U.S. Marshals are warning the public of ongoing jury duty telephone scams, in which the scammer poses as a U.S. Marshal or other official calling about missed jury duty or criminal court hearings.
It begins when the scammer, posing as a U.S. Marshal or other law enforcement officer, calls a victim to advise that he or she has missed federal jury duty but can avoid arrest by paying a fine immediately. Other versions of this scam claim the victim has failed to appear for a criminal court hearing or an “ongoing civil matter” and must pay fines to avoid arrest.
The scammer provides information like titles and badge numbers of legitimate law enforcement officers or court officials, names of federal judges and courtroom addresses in an attempt to make the scam credible. Scammers can even spoof their phone numbers to appear on caller ID as if they are from the court or a government agency. In some instances the scammers have even told their potential victims to meet them at the federal courthouse and intercept them before they enter the building.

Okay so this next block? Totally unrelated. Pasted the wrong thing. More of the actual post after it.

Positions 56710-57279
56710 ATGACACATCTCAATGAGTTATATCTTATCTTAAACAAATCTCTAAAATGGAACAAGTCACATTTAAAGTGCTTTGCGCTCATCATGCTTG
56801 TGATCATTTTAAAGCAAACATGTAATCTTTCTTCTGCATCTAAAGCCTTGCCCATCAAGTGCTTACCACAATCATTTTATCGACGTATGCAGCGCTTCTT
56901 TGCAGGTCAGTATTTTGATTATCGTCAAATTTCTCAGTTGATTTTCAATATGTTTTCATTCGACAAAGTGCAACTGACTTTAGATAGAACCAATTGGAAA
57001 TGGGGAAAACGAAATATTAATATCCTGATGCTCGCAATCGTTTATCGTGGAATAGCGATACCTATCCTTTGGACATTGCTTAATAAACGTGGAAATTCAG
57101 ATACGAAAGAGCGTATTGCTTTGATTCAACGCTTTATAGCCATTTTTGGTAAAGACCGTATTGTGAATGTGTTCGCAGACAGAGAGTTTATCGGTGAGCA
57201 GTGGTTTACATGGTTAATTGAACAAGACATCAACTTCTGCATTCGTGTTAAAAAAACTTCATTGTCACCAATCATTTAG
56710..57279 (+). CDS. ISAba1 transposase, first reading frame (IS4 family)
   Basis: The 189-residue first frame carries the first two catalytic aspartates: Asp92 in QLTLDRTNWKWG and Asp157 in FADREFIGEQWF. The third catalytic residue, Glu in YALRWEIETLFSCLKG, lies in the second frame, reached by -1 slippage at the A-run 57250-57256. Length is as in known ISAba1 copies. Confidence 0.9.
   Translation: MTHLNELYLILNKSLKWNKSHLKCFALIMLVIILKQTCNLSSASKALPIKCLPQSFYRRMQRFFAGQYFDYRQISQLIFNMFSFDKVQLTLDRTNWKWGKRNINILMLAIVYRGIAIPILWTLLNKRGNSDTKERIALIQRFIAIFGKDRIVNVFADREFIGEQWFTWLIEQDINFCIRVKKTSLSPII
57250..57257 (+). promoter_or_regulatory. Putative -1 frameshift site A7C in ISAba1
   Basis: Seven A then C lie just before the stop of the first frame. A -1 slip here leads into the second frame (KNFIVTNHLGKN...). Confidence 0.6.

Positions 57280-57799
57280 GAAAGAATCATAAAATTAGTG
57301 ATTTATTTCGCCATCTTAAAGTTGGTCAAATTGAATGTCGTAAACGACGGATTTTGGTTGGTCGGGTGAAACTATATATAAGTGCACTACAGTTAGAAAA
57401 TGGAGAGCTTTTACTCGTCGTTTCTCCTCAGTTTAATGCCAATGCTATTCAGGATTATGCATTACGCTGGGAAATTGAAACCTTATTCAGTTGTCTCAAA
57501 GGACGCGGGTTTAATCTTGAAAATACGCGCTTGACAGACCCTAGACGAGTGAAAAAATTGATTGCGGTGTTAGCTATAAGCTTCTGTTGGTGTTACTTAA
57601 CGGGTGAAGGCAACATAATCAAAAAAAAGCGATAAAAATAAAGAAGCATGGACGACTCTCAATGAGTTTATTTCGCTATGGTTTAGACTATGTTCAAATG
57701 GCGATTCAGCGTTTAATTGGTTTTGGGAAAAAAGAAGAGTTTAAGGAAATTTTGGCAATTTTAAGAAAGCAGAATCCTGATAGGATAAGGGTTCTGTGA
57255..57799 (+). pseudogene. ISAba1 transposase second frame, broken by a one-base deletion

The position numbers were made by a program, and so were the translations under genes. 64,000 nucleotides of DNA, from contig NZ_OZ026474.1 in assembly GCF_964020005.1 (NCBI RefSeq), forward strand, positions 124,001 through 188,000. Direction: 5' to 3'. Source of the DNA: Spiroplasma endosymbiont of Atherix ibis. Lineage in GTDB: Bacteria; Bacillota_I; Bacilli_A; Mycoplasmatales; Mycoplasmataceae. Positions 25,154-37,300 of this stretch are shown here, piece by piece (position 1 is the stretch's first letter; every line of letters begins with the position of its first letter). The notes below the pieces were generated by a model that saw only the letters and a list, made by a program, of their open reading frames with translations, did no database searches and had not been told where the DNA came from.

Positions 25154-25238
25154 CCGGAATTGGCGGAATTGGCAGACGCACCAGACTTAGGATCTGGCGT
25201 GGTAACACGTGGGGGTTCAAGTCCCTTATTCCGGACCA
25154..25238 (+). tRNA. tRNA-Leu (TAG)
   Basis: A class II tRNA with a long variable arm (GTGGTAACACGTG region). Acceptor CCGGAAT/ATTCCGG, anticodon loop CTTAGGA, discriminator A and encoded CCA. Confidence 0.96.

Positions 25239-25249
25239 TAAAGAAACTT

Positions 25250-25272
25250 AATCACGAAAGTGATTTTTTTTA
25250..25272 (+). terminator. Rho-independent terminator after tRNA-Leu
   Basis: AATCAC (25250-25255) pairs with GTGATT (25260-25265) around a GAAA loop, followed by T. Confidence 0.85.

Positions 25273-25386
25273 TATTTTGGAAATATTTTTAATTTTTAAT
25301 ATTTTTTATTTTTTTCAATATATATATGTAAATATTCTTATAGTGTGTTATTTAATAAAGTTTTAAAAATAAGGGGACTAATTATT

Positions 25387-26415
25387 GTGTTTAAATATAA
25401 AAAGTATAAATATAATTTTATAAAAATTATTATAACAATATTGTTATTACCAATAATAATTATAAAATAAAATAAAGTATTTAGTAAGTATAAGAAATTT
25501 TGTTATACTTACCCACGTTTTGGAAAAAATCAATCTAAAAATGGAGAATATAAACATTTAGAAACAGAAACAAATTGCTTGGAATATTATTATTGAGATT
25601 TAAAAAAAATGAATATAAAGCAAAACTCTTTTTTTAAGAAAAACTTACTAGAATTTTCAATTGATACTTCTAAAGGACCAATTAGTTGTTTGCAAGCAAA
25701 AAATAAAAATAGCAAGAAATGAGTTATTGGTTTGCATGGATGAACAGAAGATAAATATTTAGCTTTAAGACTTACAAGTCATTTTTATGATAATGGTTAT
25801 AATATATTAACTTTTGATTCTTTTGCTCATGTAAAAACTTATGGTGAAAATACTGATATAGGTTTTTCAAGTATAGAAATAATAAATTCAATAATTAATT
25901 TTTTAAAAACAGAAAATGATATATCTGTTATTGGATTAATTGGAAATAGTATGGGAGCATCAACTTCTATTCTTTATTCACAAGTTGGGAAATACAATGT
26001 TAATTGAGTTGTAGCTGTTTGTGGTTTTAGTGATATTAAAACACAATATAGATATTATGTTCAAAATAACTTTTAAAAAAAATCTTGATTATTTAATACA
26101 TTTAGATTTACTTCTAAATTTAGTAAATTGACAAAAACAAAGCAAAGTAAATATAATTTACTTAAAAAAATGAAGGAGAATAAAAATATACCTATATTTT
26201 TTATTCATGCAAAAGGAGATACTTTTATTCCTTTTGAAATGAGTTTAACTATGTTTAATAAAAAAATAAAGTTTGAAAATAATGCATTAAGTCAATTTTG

Marshals say this is a nationwide scam, and the public should not provide any personal identification information or money to the caller. Federal courts do not call prospective jurors and ask for money or personal identifying information over the telephone.
If you receive one of these scam calls, you should report it, with any available caller ID information, to your local FBI or United States Marshals Service Office.
If you believe you may be a victim of the jury duty scam, identity theft, or other scheme, you can also file a complaint online with the Internet Crime Complaint Center (IC3) at www.ic3.gov.